Sky and BT have have signed a deal to sell their channels on each other’s platforms.
Under the deal, BT will now supply its sports channels – which show UEFA Champions League and Premier League football – to Sky.
In addition, BT will be able to sell Sky’s Now TV service – which includes Sky Sports, Sky Cinema and the Sky Atlantic channel – to its customers.
The deal comes as the firms face growing competition from online rivals.
Marc Allera, the chief executive of BT consumer, told the BBC that the deal was partly so the firms could join forces against the potential online threat.
“A lot of technology companies are coming into the market with vast budgets, and changing the market. We need to ensure our customers get the best choice,” he said.
He said the deal was a “clear indication” of the importance BT attached to how digital and TV markets were converging, adding the firm would bid fiercely for exclusive content.
Bidding is due to begin in the next Premier League football rights auction in February, and digital giants such as Amazon and Facebook could throw their hats in the ring for streaming rights.
However, Mr Allera said: “I wouldn’t say [the deal with Sky] takes the pressure off at all… we believe in holding exclusive rights.”
BT has spent more than £3.5bn on Champions League and Premier League football rights since 2012 in an attempt to compete with Sky.
Announcing the deal, BT chief executive Gavin Patterson said: “This is the next logical step for our TV and content strategy. We feel that now is the right time to broaden the ways in which we distribute BT Sport.”
Sky boss Jeremy Darroch said: “This is great news for Sky customers who will be able to access all matches on Sky and BT channels from the Premier League, UEFA Champions League and Europa League directly with a single Sky TV subscription.”
The new services will be available to BT and Sky customers from early 2019.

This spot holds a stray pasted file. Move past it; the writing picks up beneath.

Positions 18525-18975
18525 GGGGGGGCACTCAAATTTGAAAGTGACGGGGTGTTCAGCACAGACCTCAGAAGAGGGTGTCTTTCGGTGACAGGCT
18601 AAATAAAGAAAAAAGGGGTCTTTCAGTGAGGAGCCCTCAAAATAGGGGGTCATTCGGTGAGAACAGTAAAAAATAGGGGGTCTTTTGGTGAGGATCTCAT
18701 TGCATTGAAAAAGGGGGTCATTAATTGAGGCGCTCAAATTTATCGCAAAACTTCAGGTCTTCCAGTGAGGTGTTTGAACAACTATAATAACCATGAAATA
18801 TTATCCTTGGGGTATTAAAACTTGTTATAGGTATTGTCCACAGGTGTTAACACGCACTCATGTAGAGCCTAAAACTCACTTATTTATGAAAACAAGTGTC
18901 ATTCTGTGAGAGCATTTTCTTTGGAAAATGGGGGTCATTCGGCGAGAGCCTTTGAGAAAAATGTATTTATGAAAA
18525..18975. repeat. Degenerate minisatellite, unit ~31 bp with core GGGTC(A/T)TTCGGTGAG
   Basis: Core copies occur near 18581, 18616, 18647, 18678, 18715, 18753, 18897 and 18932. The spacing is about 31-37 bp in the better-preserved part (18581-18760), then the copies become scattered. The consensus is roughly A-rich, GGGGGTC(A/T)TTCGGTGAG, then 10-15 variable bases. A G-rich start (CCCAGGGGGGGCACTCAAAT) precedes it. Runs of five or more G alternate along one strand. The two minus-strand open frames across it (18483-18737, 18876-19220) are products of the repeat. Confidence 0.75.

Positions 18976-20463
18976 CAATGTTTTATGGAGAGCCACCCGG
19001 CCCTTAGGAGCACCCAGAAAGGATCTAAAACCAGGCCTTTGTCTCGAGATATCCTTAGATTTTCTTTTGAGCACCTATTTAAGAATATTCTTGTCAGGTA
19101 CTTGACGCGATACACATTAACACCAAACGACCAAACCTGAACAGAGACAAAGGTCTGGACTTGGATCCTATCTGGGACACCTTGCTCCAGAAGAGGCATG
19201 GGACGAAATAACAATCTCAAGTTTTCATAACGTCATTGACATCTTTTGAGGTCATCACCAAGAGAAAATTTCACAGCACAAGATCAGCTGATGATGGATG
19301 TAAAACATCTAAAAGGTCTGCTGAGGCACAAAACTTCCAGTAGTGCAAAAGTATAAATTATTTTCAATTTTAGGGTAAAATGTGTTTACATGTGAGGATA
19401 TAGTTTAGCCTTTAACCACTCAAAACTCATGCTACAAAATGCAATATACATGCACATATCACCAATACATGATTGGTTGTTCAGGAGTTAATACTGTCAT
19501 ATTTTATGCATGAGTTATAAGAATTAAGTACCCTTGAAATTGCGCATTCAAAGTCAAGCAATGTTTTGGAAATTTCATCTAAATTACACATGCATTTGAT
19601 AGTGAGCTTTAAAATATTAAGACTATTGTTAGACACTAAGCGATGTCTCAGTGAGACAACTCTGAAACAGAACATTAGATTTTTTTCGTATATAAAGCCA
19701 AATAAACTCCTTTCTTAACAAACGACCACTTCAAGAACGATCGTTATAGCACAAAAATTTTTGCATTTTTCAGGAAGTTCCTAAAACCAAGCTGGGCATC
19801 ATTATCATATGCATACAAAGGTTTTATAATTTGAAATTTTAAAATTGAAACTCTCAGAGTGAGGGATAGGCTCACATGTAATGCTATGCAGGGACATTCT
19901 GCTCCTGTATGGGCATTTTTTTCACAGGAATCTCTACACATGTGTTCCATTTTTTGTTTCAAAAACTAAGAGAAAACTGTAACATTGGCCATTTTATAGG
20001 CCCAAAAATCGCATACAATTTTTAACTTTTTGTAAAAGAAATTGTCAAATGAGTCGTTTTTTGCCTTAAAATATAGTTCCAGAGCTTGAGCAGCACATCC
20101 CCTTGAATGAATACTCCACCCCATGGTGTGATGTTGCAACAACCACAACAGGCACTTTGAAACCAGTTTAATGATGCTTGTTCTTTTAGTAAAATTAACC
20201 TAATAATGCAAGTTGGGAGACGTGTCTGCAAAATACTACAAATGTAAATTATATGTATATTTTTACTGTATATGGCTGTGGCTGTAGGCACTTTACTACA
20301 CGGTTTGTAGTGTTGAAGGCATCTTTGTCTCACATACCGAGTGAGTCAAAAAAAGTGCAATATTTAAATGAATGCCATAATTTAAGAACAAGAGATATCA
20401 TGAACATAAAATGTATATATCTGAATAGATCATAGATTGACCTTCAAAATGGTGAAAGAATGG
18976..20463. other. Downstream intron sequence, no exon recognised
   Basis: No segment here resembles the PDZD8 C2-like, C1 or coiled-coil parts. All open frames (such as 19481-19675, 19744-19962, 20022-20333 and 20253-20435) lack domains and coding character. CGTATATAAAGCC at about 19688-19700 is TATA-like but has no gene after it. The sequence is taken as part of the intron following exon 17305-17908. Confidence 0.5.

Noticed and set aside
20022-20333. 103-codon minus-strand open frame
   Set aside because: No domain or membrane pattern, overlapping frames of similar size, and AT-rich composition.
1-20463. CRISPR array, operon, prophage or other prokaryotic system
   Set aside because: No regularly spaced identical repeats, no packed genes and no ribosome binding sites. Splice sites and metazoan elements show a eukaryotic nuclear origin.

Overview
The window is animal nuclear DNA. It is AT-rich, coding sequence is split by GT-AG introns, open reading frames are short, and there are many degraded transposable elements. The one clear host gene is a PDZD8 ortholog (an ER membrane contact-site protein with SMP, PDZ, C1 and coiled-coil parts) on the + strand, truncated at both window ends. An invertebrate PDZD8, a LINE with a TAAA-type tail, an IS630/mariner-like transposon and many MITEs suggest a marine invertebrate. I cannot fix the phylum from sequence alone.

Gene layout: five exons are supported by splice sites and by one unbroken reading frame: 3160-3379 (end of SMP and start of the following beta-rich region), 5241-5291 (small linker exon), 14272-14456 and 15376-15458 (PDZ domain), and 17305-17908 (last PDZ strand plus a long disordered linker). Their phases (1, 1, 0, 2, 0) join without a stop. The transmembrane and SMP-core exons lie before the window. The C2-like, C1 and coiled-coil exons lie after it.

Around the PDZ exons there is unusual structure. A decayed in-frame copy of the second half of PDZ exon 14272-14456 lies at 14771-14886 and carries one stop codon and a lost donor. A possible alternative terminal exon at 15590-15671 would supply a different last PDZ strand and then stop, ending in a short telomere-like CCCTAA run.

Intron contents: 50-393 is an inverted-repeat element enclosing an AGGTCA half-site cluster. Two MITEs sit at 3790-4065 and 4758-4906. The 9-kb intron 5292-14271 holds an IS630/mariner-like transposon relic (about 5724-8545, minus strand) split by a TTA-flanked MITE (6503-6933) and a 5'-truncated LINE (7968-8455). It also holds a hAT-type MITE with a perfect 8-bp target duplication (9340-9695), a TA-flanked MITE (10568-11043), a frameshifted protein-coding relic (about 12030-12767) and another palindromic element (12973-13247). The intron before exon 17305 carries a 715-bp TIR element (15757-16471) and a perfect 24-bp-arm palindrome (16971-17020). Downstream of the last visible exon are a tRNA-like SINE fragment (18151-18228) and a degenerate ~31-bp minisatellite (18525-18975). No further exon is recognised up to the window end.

Richard Broughton, research director at media analysts Ampere, called the deal “very unusual” but said it was a consequence of the rising costs of sports rights.
“The new rights are up for renewal very soon and this is a pre-emptive shot from both companies to limit their exposure to damage should they not get key rights and also allow them to be a little less aggressive in their bidding.”
Michael Hewson, an analyst with CMC Markets, said the BT-Sky deal seemed better for BT than Sky, “given that Sky will take BT’s sport content while BT gets Sky’s sports, cinema and Sky Atlantic channel, and could even gain more access to content further down the road”.
He added: “Next February the bidding starts on the latest Premier and Champions League rights and these are not an insubstantial amounts of money which might suggest a more collaborative approach between BT and Sky at a time when brands like Amazon and Netflix might look to drive the price of this type of premium content higher.”
The big online firms have been part of a seismic shift in how people access content.
On Thursday, Disney announced a deal to buy a large chunk of 21st Century Fox, including its 39% stake in Sky.
Media mogul Rupert Murdoch told Sky News he was selling Fox’s entertainment assets in part due to the rise of online giants.
“[Amazon and Netflix] are growth companies… Amazon, I don’t know how much they want to do. They are spending $5bn or $6bn I believe on new programmes, but it’s basically to widen the appeal of [Amazon] Prime.
“Anyone who joins Prime seems to spend about $3,000 immediately on retail… you know, they are a huge disruptor if you look at what they’re doing.”
He said the new Fox company that remained would have the strength to bid for sports rights, but that all companies could be “threatened by big nonsensical bids from the likes of Facebook”.